8.3.5.1 Sample distribution

##           [,1]      [,2]      [,3]
## [1,] 1.0000000 0.5983590 0.1529026
## [2,] 0.5983590 1.0000000 0.6891871
## [3,] 0.1529026 0.6891871 1.0000000

Alternatively, you can use the (in-development) package faux to generate any number of correlated variables. It also allows to to easily name the variables and has a function for checking the parameters of your new simulated data (check_sim_stats()).

## 
## ************
## Welcome to faux. For support and examples visit:
## http://debruine.github.io/faux/
## - Get and set global package options with: faux_options()
## ************
## Warning: All elements of `...` must be named.
## Did you want `multisim_data = c(A, B, C)`?
## # A tibble: 3 x 7
##       n var       A     B     C  mean    sd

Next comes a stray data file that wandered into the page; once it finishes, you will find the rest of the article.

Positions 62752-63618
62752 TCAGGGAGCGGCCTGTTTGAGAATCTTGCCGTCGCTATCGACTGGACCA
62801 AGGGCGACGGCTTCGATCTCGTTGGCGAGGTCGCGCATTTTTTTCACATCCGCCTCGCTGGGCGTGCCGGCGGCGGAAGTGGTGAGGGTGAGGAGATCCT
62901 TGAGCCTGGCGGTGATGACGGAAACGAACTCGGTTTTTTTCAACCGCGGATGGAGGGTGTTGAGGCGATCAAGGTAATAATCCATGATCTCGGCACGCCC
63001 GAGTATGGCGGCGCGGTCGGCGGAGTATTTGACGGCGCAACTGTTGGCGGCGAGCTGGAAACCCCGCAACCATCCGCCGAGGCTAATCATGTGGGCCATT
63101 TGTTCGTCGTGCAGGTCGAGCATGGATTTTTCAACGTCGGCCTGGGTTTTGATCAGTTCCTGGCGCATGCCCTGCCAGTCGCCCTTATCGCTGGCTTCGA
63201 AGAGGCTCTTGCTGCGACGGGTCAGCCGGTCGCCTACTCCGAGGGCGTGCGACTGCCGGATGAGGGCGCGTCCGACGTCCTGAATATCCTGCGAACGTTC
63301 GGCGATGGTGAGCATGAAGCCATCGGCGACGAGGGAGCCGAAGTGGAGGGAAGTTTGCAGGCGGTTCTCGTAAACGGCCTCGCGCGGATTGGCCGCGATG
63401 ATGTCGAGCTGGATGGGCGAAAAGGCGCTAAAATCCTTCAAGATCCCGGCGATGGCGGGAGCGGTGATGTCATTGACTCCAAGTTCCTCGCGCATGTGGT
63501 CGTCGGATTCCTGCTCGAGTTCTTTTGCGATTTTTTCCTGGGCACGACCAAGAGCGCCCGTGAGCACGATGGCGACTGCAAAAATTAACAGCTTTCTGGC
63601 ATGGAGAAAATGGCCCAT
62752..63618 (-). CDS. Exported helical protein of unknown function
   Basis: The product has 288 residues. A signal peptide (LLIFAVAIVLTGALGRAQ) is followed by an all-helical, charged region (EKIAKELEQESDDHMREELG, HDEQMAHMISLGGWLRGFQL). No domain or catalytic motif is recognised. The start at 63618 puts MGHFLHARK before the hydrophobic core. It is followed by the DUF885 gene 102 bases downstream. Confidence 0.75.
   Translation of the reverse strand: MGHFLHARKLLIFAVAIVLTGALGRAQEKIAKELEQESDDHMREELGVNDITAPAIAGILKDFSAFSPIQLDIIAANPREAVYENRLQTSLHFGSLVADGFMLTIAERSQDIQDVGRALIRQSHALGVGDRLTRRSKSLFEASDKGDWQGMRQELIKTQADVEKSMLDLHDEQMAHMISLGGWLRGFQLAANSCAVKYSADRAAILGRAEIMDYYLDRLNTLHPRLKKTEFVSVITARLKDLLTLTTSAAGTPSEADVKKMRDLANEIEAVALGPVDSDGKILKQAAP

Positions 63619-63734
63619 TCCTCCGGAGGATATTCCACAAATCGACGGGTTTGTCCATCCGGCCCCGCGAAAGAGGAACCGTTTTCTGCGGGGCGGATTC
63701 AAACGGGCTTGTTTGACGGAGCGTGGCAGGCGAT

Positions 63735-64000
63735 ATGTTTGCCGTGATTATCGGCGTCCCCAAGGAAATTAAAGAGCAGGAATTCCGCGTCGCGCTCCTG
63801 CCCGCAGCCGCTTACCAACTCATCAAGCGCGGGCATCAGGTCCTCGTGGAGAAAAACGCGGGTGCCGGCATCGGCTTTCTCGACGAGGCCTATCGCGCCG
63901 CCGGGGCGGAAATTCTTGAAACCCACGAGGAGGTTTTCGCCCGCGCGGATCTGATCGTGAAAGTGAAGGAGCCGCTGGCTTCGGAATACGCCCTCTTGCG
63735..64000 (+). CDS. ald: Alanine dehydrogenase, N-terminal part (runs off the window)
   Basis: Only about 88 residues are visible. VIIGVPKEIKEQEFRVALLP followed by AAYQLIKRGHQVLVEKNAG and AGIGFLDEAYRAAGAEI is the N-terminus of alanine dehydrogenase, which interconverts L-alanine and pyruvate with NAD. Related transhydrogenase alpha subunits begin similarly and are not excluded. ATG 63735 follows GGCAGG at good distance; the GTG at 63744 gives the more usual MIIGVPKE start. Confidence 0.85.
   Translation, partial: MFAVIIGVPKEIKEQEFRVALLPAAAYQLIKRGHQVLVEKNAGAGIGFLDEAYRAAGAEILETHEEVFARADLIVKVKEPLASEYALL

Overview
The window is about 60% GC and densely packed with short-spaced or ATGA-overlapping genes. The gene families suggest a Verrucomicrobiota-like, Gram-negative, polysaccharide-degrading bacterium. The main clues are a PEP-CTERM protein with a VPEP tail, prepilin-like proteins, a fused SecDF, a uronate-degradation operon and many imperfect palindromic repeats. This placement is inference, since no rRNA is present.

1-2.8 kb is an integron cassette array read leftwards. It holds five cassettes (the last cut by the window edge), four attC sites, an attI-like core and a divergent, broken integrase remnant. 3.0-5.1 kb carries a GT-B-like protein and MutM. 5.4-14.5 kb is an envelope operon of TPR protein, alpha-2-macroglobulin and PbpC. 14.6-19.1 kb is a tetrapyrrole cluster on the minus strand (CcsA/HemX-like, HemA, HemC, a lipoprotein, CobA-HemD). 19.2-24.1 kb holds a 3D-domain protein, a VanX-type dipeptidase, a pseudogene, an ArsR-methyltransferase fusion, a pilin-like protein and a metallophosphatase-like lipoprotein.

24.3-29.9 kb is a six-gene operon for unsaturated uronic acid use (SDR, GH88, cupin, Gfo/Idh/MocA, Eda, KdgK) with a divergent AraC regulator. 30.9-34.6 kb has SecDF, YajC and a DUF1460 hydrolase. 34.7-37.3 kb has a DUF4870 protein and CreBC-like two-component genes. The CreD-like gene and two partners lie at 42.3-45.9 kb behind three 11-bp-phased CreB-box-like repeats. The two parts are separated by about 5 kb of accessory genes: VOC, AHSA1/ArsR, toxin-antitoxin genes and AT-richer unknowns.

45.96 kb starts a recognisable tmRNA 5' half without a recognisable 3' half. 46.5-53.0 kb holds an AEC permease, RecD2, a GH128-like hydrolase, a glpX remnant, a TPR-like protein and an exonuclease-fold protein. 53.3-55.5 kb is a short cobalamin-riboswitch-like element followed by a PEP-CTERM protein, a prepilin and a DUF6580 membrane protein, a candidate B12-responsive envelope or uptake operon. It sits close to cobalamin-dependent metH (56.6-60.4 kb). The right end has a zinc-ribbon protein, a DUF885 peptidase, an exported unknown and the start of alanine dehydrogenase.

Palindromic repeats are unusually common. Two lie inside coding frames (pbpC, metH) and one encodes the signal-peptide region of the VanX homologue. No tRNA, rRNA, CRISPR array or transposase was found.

##   <dbl> <chr> <dbl> <dbl> <dbl> <dbl> <dbl>
## 1   200 A      1     0.54  0.1   10.5  7.27
## 2   200 B      0.54  1     0.73  20.6  9.46
## 3   200 C      0.1   0.73  1     30.7  9.64

8.3.5.2 3D Plots

You can use the plotly library to make a 3D graph.

## 
## Attaching package: 'plotly'
## The following object is masked from 'package:MASS':
## 
##     select
## The following object is masked from 'package:ggplot2':
## 
##     last_plot
## The following object is masked from 'package:stats':
## 
##     filter
## The following object is masked from 'package:graphics':
## 
##     layout

8.4 Example

This example uses the Growth Chart Data Tables from the US CDC. The data consist of height in centimeters for the z-scores of –2, -1.5, -1, -0.5, 0, 0.5, 1, 1.5, and 2 by sex (1=male; 2=female) and half-month of age (from 24.0 to 240.5 months).

8.4.1 Load & wrangle

We have to do a little data wrangling first. Have a look at the data after you import it and relabel Sex to male and female instead of 1 and 2. Also convert Agemos (age in months) to years. Relabel the column 0 as mean and calculate a new column named sd as the difference between columns 1 and 0.

## Parsed with column specification:
## cols(
##   Sex = col_character(),
##   Agemos = col_character(),
##   `-2` = col_double(),
##   `-1.5` = col_double(),